Psychotherapy involves treating the mental illness by talking to a mental health practitioner. The main goal of therapy is to help patients regain control over their lives by educating themselves about symptoms and acquiring skills that help them identify and manage their symptoms successfully. Cognitive therapy, eye movement desensitization and reprocessing (EMDR) and exposure therapy are different types of therapy that can be used. Also, patients can choose whether to do one-on-one sessions, group therapy or both. While therapy can successfully help many patients manage their symptoms, it’s not effective in all of the cases.
Medication is another important piece of the puzzle when it comes to treating PTSD.
The impact of the condition on patients’ mental health often requires the use of medication to help them cope with the physical symptoms (depression, anxiety, insomnia…). A close collaboration between patients and their medical providers helps them identify which medication or combination of medications works best for each case, adjusting dosage and managing side effects. Unfortunately, traditional medication isn’t always effective and sometimes comes with undesirable side effects.
Medical Marijuana for PTSD in Texas
Traditional methods for treating PTSD are not always effective. In fact, it has been suggested that about 33% of patients are treatment-resistant. Fortunately, multiple studies have shown that medical marijuana can successfully help manage PTSD symptoms even in patients who are treatment-resistant. Our own Dr Matthew Brimberry was the presiding physician in a study that conducted a clinical evaluation of Texas Original Compassionate Cultivation’s PTSD focus group and the findings were beyond encouraging as 93% of patients experienced decreased symptom severity and 71% of the group achieved PTSD remission (click here for more details about this study).
The reason why marijuana can effectively help treat PTSD symptoms is because the cannabinoids found in marijuana (active chemical compounds like CBD and THC) interact with receptors in the human body effectively interrupting the transmission of overdrive messages that the natural endocannabinoids produced by the patient’s body were sending to the brain causing debilitating symptoms.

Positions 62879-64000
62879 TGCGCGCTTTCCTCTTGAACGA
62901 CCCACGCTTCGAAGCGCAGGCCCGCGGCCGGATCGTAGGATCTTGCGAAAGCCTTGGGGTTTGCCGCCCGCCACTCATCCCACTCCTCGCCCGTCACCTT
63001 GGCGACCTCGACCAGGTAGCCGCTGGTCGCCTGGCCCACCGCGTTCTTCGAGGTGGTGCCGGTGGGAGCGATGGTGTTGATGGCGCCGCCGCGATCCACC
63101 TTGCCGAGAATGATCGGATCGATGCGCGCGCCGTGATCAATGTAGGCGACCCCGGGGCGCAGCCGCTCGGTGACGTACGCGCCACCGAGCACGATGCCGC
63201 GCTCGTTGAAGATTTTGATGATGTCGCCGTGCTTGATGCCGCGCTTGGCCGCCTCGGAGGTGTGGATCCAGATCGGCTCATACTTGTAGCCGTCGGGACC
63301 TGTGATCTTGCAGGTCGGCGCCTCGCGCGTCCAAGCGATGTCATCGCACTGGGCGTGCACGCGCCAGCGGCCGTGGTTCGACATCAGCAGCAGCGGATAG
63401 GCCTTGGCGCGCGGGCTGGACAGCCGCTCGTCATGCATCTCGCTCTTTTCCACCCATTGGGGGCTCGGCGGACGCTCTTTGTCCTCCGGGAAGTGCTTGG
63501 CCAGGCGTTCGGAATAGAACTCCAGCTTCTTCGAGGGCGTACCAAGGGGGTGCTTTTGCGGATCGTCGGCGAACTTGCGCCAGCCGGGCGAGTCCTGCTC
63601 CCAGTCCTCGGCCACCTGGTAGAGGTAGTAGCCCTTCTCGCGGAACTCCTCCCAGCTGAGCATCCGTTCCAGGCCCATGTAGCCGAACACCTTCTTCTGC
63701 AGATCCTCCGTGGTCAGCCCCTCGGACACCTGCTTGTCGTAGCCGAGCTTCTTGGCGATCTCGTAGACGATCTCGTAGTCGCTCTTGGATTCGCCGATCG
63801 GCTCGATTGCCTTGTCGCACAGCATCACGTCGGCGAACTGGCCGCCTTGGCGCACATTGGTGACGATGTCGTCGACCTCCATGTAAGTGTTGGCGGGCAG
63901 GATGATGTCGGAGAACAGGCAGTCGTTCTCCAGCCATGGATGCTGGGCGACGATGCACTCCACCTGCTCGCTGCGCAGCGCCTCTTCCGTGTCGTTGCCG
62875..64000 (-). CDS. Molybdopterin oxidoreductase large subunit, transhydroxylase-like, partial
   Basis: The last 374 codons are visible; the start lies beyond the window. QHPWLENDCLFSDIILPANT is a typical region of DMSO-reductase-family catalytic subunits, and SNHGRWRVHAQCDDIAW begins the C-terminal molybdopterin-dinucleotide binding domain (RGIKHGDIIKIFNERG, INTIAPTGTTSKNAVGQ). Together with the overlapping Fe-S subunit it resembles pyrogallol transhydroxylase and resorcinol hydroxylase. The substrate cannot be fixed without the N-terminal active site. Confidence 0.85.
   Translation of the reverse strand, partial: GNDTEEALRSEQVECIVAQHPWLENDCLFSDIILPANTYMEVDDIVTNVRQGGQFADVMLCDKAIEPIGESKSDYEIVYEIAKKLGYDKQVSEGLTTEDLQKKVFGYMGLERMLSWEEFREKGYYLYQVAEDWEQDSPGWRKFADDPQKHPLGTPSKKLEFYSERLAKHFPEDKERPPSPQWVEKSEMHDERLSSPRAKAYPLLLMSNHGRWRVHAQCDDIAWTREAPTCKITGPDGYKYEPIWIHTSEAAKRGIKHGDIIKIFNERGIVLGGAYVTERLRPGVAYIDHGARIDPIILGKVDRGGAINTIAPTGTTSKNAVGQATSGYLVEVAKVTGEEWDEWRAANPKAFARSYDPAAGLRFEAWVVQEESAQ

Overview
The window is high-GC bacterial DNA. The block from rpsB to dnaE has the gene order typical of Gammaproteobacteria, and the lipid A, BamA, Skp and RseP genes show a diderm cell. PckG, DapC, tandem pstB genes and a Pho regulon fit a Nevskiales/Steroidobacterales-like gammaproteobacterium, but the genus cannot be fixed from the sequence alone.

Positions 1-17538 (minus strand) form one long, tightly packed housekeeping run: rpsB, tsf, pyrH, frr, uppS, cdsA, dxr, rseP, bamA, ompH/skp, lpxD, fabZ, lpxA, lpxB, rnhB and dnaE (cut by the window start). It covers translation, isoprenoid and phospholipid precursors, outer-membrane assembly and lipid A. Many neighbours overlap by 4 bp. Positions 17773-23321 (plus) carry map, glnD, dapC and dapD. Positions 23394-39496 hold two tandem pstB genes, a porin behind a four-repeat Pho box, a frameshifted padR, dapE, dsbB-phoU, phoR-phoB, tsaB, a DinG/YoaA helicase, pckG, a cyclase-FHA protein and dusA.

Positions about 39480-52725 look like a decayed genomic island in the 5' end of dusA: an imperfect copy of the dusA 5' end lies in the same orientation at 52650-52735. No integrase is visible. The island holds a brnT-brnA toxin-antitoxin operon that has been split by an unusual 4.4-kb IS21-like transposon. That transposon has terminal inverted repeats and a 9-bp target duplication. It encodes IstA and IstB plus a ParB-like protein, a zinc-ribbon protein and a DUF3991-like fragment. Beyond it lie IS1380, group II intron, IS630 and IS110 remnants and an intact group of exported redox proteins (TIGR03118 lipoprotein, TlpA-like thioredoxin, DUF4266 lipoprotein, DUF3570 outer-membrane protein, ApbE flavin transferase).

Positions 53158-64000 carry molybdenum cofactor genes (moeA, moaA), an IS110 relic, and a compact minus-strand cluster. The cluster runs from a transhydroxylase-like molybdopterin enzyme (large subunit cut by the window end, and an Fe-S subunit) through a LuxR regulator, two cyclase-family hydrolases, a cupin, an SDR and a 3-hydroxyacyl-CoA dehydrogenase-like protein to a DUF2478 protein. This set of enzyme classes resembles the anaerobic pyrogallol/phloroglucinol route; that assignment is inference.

Cannabinoids found in medical marijuana can replace endocannabinoids and help impair memory, reduce pain, nausea and anxiety, stimulate appetite and in general have a calming effect, which makes them an excellent tool to help patients control PTSD symptoms and take back control of their lives.
It is important to clarify that not all marijuana is created equal, therefore quickly googling “PTSD weed Texas” and obtaining marijuana in any form doesn’t guarantee success. The use of medical marijuana under a care provider’s supervision makes a world of difference because a cannabis physician can identify which strain of marijuana is best for particular symptoms and also determine the appropriate dosage, effectively providing a customized plan of care for each patient’s specific needs. Neither of these advantages that are key to success can be achieved when acquiring marijuana in random places through self-medication, which was the only option for these patients up until recently, but not anymore.
In 2021, Texas House Bill 1535 was approved and expanded the use of medical marijuana to PTSD and other conditions that were not included in the initial Texas Compassionate Use Program. Patients can now have access to marijuana tinctures or edibles that are specifically prescribed by their doctor and manufactured in state of the art facilities, eliminating the stigma, risk or difficulty of accessing illegal substances and knowing exactly what components go into the product they are consuming. This is a game changer for PTSD patients who can now consult with a licensed medical cannabis physician and have access to the adequate cannabis compound with specific strains and dosages tailored to exponentially increase their chance of success with this line of treatment.
PTSD can take a heavy toll on the individual who suffers this condition, but new treatments like the use of medical marijuana (now legally available in Texas) have been a game changer for these patients and their families in their quest to achieve remission and regain control over their lives.
If you or a loved one has been diagnosed with PTSD, click here to get started and see if medical marijuana for PTSD is the right treatment option.